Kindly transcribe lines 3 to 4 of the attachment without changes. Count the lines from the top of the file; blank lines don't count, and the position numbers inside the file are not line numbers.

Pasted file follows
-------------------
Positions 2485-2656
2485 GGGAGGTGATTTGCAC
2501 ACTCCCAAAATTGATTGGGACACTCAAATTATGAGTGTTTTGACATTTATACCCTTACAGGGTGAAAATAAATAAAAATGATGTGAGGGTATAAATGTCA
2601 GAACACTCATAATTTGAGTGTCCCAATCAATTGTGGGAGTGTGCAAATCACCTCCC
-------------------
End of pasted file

2501 ACTCCCAAAATTGATTGGGACACTCAAATTATGAGTGTTTTGACATTTATACCCTTACAGGGTGAAAATAAATAAAAATGATGTGAGGGTATAAATGTCA
2601 GAACACTCATAATTTGAGTGTCCCAATCAATTGTGGGAGTGTGCAAATCACCTCCC